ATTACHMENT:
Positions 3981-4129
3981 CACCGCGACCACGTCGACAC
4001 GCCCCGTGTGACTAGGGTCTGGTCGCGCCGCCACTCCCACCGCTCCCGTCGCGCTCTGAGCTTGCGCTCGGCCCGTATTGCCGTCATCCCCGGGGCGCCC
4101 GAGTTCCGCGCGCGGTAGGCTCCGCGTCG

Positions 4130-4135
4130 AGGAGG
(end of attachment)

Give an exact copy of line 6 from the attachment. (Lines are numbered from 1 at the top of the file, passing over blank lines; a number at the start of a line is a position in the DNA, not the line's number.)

4130 AGGAGG